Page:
07 December 2023 - 09 December 2023

The new Fourth Estate revisited: how can we strengthen the news and information landscape in advance of the likely tough challenges of 2024?

Event Album 

A Ditchley conference in collaboration with the MacArthur Foundation

Conference Summary (PDF)

Executive summary

This conference, held in collaboration with the MacArthur Foundation, explored today’s changing media landscape and the fundamental challenges that lie ahead for the news media as a source of trustworthy information, in particular as we enter a record year of elections across the world in 2024. It asked what the role of journalists should be in a democracy, how the media can work to rebuild trust, and considered how the current era of rapid technological change is presenting both opportunities and challenges for news organisations.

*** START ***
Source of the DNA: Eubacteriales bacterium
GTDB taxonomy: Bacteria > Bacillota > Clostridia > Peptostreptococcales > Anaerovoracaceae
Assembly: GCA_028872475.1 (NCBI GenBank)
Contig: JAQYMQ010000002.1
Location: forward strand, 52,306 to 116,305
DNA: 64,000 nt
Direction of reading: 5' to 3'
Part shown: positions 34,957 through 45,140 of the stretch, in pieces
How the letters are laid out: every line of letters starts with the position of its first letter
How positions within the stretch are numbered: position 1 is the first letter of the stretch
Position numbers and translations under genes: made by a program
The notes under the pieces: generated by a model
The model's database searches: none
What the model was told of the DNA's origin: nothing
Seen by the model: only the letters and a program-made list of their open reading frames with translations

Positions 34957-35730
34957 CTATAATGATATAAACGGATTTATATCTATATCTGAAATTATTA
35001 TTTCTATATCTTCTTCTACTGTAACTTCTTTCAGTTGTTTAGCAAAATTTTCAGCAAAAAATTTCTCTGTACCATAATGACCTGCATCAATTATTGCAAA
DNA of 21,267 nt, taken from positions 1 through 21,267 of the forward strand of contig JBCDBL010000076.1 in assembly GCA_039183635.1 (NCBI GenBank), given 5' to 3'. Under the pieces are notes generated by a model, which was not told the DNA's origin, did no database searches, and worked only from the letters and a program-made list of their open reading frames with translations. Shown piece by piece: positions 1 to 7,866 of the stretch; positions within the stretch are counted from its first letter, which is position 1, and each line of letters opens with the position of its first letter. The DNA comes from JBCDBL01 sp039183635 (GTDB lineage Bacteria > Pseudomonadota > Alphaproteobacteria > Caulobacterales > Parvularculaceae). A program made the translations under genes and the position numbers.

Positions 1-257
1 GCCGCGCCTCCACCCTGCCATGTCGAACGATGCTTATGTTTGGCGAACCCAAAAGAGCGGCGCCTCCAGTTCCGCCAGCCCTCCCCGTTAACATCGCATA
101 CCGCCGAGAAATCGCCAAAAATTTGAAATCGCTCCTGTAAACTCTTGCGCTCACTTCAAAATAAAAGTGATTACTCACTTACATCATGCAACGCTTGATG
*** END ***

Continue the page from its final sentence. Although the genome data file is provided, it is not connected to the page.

There was healthy debate about the role of the media in a democracy. Some participants felt that journalists were morally obliged to strengthen and protect democracy and should do this by arguing the case for democracy, rather than being impartial. Others argued that this approach was sanctimonious and off-putting to the general public, who are already sceptical of what they see as “elite” journalists and/or suspicious of media bias, and that news organisations should rather focus on maintaining rigorous reporting standards, fact checking and transparency.